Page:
• Add in the icing sugar slowly and the vanilla extract, followed by the milk.

  • The buttercream should be thick, but fluffy and spreadable. If the buttercream is too thick, add a little more milk. If it’s too runny, add more icing sugar.


  • Once the sponges have fully cooled, turn one sponge upside-down and spread the buttercream in a generous, thick layer on the flat bottom of the sponge.

  • Top the buttercream with the jam, spreading gently until you get an even layer.

  • Place the other sponge on top to sandwich the layers and dust the top lightly with icing sugar for the classic Victoria sponge cake look.


  • You can swap the plain flour in this recipe for self-raising flour of the same amount and exclude the baking powder from the recipe.


Calories: 360kcal | Carbohydrates: 44g | Protein: 3g | Fat: 20g | Saturated Fat: 12g | Cholesterol: 90mg | Sodium: 21mg | Potassium: 36mg | Fiber: 1g | Sugar: 33g | Vitamin A: 622IU | Calcium: 18mg | Iron: 1mg

Nutritional information is an estimate based on an online nutritional calculator, actual values may vary.

Tried this recipe?Mention @sweetmouthjoy or tag #sweetmouthjoy!

Victoria Sponge Cake Recipe - Sweet Mouth Joy (2024)


Why doesn't my Victoria sponge rise? ›

Why do cakes not rise? A: No or insufficient raising agent, mixture too stiff, mixture overbeaten or air knocked out, or insufficient whisking (whisked sponge). Too cool an oven.

Does Queen Elizabeth like Victoria sponge cake? ›

Queen Elizabeth II's pastry chef shared her favourite recipe for Victoria Sponge Cake - and we can't wait to try it out for ourselves. The Victoria Sponge 🍰 was named after Queen Victoria, who regularly ate a slice of sponge cake with her tea, each afternoon!

What is the difference between vanilla cake and Victoria cake? ›

There are however some features which may distinguish them. The first is that there is usually more milk and fewer eggs in a vanilla cake than there is in a Victoria sponge. On the whole this makes them a bit denser in texture but also a bit more moist.

What are three ways the Victoria sponge cake could be decorated? ›

If you've never baked in your life then this is for you, as it's the easiest cake in the world to make. When it comes to decorating it, I've started with three simple options – a light dusting of icing sugar , a stylish stencil design, or fresh flowers.

How do you make a sponge cake rise higher? ›

  1. Beat your eggs with sugar for at least 15 minutes before adding dry ingredients.
  2. Do not mix a second more than absolutely necessary when adding dry ingredients. ...
  3. Use a high mold. ...
  4. Bake on no higher than 180C, for 45-60 minutes. ...
  5. Cool your cakes upside down. ...
  6. Make sure you have a correct leavening agent.
Jul 26, 2023

How do you get a Victoria sponge to rise evenly? ›

You can also decrease the baking temperature by 10 or so degrees and increase the baking time. Just like when you bake a pumpkin pie and go low and slow for an uncracked surface, baking cakes at a lower temperature gives a more even rise.

What was Queen Elizabeth's favorite dessert? ›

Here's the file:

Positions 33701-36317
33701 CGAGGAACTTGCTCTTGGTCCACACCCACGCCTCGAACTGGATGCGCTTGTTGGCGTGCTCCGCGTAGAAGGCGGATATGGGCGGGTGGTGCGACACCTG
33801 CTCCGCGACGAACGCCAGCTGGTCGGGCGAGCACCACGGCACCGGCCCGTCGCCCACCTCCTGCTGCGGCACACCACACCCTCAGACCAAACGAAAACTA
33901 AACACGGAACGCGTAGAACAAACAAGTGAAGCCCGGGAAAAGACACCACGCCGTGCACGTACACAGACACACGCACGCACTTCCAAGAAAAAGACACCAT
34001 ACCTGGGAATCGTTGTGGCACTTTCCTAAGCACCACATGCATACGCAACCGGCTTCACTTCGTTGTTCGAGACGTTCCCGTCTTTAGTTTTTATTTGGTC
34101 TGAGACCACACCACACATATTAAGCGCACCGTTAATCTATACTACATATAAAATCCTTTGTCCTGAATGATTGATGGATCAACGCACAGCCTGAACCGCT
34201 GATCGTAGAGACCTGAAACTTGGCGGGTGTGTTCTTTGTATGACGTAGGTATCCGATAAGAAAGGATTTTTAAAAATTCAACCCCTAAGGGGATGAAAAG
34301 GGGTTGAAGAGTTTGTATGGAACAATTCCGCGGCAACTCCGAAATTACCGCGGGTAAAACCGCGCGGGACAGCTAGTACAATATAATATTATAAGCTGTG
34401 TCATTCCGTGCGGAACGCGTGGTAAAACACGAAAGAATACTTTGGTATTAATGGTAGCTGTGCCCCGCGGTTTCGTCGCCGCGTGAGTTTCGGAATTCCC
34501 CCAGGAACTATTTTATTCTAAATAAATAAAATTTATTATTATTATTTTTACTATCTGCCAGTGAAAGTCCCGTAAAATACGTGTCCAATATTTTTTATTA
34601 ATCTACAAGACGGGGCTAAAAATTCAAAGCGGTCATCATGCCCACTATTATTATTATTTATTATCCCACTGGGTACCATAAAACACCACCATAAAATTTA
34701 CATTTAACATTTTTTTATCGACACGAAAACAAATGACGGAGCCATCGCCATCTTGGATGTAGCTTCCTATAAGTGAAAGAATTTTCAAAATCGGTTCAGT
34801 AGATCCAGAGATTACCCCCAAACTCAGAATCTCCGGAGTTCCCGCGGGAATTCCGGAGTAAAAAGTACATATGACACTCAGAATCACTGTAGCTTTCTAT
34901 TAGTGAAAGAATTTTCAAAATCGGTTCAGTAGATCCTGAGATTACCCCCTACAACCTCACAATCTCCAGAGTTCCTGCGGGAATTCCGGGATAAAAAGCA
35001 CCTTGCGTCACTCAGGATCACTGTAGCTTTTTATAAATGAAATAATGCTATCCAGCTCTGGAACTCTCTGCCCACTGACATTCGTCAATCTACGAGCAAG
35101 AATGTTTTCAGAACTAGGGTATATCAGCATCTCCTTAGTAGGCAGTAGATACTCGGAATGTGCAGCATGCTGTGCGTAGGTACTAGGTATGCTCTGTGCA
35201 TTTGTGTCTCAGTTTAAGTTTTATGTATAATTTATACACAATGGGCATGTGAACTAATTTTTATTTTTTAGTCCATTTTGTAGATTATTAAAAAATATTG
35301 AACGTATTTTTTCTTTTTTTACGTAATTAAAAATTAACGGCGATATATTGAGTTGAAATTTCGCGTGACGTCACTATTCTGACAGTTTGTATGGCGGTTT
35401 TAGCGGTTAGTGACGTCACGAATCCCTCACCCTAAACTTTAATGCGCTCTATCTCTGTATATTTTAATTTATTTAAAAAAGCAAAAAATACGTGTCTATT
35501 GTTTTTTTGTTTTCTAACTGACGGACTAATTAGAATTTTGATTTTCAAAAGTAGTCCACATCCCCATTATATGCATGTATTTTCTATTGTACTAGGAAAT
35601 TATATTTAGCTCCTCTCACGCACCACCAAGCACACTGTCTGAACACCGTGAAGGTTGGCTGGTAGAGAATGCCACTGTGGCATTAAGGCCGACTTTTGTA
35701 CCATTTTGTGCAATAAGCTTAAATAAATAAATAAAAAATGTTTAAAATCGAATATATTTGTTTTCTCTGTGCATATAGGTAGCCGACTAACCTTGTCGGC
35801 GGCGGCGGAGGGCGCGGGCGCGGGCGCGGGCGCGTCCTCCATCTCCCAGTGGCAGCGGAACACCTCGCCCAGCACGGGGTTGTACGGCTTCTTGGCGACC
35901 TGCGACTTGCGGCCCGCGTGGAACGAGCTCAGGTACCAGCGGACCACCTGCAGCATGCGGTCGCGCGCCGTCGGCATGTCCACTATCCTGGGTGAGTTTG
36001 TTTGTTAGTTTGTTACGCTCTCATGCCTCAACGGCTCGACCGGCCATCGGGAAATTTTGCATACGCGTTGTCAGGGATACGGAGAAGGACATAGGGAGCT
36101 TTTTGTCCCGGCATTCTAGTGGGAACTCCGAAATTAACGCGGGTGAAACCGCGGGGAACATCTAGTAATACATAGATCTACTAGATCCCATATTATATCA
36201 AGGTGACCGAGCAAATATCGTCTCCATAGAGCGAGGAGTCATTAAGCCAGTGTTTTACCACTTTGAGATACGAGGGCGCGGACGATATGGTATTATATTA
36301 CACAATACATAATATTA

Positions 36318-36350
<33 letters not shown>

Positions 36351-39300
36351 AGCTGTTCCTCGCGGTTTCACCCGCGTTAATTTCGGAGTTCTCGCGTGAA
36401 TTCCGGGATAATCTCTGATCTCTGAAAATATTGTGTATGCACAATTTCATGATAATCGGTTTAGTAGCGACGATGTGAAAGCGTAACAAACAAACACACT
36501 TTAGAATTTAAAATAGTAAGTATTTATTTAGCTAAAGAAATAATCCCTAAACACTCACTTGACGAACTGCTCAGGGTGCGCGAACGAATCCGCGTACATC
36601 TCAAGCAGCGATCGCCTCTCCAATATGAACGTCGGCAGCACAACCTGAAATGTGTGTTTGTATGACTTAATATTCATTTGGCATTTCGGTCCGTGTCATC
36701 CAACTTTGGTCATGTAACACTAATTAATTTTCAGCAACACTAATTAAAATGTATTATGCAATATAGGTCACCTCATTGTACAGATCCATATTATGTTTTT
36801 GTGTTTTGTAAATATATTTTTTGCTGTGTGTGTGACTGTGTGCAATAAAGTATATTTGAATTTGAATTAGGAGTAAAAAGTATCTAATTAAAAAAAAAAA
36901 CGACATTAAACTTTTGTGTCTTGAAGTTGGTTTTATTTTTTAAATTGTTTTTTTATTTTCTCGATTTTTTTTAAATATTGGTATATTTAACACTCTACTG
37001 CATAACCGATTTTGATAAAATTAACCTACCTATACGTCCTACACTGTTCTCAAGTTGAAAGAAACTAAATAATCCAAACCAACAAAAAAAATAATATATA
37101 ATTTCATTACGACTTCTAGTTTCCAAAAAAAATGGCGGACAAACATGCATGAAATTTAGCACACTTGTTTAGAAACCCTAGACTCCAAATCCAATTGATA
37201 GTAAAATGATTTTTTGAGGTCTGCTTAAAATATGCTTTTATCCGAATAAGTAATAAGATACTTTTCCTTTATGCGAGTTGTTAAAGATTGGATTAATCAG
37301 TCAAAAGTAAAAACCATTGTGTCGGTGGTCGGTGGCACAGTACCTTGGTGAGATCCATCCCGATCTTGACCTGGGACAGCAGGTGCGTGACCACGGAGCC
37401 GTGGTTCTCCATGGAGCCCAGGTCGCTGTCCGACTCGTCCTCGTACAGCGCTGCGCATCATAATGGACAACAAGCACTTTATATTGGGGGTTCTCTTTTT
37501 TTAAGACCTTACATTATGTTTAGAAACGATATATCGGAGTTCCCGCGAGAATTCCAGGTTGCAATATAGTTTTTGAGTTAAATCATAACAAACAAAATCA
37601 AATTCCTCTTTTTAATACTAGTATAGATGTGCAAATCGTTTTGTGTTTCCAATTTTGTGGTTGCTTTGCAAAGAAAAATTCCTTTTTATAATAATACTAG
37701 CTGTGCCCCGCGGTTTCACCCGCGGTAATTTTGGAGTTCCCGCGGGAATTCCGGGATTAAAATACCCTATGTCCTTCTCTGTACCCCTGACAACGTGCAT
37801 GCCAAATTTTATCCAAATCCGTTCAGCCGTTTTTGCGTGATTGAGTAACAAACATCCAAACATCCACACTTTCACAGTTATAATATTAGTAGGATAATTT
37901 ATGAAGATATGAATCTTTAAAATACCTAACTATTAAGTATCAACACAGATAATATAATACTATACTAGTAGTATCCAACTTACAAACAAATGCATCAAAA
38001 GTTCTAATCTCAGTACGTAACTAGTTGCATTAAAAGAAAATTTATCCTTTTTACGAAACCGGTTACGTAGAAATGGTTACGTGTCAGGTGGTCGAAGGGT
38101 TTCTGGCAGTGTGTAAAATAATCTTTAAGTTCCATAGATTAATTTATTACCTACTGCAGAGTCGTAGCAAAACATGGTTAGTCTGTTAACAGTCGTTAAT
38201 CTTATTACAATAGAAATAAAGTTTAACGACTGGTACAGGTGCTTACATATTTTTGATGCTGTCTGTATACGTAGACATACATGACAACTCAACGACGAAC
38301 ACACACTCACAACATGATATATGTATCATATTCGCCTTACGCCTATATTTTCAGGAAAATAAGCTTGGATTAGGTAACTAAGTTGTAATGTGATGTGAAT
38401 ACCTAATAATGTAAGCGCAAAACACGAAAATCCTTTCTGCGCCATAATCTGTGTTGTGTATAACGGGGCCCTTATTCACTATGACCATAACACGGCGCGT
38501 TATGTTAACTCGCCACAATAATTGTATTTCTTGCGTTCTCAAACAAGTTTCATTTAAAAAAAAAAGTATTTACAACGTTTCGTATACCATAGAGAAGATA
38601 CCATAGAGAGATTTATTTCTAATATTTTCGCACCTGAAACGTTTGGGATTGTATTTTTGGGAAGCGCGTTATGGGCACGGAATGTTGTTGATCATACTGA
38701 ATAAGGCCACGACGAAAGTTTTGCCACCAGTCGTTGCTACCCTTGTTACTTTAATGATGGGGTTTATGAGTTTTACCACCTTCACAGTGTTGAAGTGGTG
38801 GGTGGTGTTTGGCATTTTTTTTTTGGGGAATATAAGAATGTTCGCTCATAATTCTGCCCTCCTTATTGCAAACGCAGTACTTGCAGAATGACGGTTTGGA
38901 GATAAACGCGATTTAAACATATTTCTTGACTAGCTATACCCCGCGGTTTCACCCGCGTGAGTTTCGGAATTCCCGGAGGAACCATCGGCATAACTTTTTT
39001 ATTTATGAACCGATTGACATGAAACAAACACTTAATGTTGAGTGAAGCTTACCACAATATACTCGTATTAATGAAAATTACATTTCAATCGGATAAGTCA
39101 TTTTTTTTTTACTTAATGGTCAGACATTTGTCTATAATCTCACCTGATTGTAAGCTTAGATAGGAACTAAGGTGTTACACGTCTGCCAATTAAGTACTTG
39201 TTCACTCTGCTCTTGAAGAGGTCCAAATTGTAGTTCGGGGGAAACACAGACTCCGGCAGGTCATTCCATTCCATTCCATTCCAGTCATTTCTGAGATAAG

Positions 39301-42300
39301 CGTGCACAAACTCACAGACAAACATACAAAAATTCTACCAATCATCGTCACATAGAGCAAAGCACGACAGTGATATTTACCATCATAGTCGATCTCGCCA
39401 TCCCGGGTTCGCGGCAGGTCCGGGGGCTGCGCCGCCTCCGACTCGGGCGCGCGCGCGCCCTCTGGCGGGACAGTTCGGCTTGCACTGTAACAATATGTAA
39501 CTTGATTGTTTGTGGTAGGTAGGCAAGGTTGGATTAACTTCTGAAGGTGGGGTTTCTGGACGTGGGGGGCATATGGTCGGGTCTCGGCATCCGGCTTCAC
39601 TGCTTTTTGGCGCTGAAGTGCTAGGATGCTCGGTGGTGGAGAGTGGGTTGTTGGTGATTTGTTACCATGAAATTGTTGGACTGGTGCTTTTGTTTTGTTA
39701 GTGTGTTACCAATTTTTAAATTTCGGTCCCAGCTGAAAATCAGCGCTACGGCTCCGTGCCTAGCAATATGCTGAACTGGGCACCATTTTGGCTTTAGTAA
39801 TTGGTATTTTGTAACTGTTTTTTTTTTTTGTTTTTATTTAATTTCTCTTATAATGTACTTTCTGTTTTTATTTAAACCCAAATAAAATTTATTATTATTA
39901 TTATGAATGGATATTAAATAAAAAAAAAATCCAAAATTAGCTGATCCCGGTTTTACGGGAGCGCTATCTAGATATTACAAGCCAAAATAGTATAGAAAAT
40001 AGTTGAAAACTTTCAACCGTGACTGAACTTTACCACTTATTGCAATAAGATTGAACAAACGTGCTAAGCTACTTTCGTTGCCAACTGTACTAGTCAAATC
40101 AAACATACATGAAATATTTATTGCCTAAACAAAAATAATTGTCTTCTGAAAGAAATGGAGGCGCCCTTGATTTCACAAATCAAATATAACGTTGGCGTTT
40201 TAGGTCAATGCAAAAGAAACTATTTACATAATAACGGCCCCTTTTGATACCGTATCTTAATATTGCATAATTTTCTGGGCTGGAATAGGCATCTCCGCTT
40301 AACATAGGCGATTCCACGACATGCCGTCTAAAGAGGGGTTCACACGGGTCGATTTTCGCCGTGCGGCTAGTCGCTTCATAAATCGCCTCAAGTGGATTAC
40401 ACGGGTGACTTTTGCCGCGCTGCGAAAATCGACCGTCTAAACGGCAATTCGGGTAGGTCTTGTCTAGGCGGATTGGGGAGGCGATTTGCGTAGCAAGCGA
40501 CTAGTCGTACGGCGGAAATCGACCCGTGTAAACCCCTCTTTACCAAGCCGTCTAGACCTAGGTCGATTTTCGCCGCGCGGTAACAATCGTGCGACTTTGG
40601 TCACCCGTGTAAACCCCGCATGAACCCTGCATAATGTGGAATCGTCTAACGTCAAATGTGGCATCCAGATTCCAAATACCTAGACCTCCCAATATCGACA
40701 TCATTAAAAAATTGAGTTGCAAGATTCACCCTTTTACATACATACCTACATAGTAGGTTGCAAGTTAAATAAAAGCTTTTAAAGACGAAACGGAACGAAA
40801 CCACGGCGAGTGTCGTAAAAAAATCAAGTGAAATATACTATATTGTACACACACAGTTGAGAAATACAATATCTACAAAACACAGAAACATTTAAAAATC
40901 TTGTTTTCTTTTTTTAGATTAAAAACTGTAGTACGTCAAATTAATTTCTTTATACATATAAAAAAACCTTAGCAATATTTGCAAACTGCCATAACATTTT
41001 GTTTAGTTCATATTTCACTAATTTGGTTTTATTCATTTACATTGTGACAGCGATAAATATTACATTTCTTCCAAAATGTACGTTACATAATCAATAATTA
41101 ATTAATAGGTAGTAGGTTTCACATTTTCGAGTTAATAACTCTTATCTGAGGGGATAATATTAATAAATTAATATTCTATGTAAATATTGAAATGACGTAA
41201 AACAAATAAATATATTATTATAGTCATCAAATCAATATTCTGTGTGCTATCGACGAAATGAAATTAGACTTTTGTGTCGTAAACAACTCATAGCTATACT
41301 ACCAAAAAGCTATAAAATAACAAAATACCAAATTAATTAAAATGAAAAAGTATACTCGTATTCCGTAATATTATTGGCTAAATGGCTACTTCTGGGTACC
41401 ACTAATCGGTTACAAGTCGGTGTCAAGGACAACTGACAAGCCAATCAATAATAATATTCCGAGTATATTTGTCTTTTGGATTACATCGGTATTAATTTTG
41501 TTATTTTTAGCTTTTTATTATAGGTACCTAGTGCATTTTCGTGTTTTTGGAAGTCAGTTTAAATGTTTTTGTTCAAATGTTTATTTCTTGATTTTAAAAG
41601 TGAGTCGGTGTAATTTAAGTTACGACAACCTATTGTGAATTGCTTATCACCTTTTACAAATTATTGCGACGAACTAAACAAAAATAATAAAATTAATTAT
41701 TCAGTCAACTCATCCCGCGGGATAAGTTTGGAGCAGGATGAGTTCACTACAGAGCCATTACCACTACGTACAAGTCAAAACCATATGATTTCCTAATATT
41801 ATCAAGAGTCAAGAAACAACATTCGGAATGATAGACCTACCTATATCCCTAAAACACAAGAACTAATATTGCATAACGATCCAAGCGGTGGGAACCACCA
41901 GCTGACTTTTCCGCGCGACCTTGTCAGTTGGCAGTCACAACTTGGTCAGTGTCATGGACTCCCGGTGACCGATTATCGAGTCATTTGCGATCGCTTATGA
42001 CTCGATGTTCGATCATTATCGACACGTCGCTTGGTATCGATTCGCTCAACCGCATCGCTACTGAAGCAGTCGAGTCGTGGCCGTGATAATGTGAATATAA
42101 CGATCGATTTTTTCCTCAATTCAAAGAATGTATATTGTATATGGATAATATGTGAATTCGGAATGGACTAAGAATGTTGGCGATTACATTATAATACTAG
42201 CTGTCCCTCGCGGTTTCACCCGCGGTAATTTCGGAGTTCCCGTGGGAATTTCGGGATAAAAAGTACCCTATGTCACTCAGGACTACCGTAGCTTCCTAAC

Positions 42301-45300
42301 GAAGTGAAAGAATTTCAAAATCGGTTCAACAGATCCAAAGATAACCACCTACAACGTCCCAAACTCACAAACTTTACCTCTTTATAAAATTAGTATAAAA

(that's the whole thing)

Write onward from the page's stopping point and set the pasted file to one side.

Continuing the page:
Posted on (Read original article here.) “This chocolate biscuit cake is Her Royal Majesty the Queen's favorite afternoon tea cake by far,” chef Darren McGrady, The Royal Chef and former personal chef to Queen Elizabeth II, told TODAY Food.

What cake did the Queen have at her coronation? ›

The cake for Queen Elizabeth II's coronation in 1953 was a simple but elegant fruitcake, decorated with the royal coat of arms and the letters E and R in gold icing. Today, coronation cakes are still made for special occasions, but they are no longer limited to royalty.

What kind of wedding cake did Queen Victoria have? ›

Victoria's was a wedding and a cake that was primed for public “consumption,” but made for the inaccessible upper class only. Victoria's wedding cake, though a thoroughly English plum cake on the inside, had some French decorative flair on the outside.

Is pound cake the same as Victoria sponge? ›

The typical Victoria Sponge mixture outside the UK is known as a 'pound cake'. Pound cake gets its name from its quantity measurements, i.e. one pound of eggs, butter, sugar, and flour - the ultimate 'no recipe' recipe! Most modern recipes also include baking powder as an ingredient to add lightness to the batter.

What is interesting about Victoria sponge cake? ›

Victoria sponge

The version Queen Victoria ate would have been filled with jam alone, but modern versions often include cream. The top of the cake is not iced or decorated apart from a dusting of powdered sugar. The recipe evolved from the classic pound cake made with equal proportions of flour, fat, sugar and eggs.

How to make boxed cake mix better? ›

7 Easy Ways To Upgrade Your Boxed Cake Mix
  1. Add an Extra Egg. If you only use one tip from this story, this one should be it. ...
  2. Use Butter Instead of Oil. ...
  3. Add Instant Pudding. ...
  4. Top the Cake with Homemade Frosting. ...
  5. Add Ricotta Cheese.

Why did my Victoria sponge go flat? ›

However, the main reason for a sponge cake to deflate during baking so that it dips in the centre, is that a considerable amount of heat has been lost from the oven, often due to the door being open.

Why is my sponge cake flat and dense? ›

The first thing I would check is your baking powder. It loses it's leavening power over time, giving you a dense cake. Also check your method of mixing. Under creaming the butter and sugar mixture, and not completely mixing in the eggs have quite an impact on the finished product.

What do you do if your cake doesn't rise? ›

Check your oven is at the correct temperature. If it is too hot, the cake doesn't have time to rise, and if it is too cold it will rise too high and then sink at the end.

How do I stop my Victoria sponge from doming? ›

Use Cake Strips to Prevent your Cake from Doming

One of our favourite tips to avoid cake doming is using cake strips. These magical bands wrap around your cake tin, cooling the edges so the cake bakes evenly. Simply soak them in water, squeeze out the excess, and wrap them around the outside of your tin.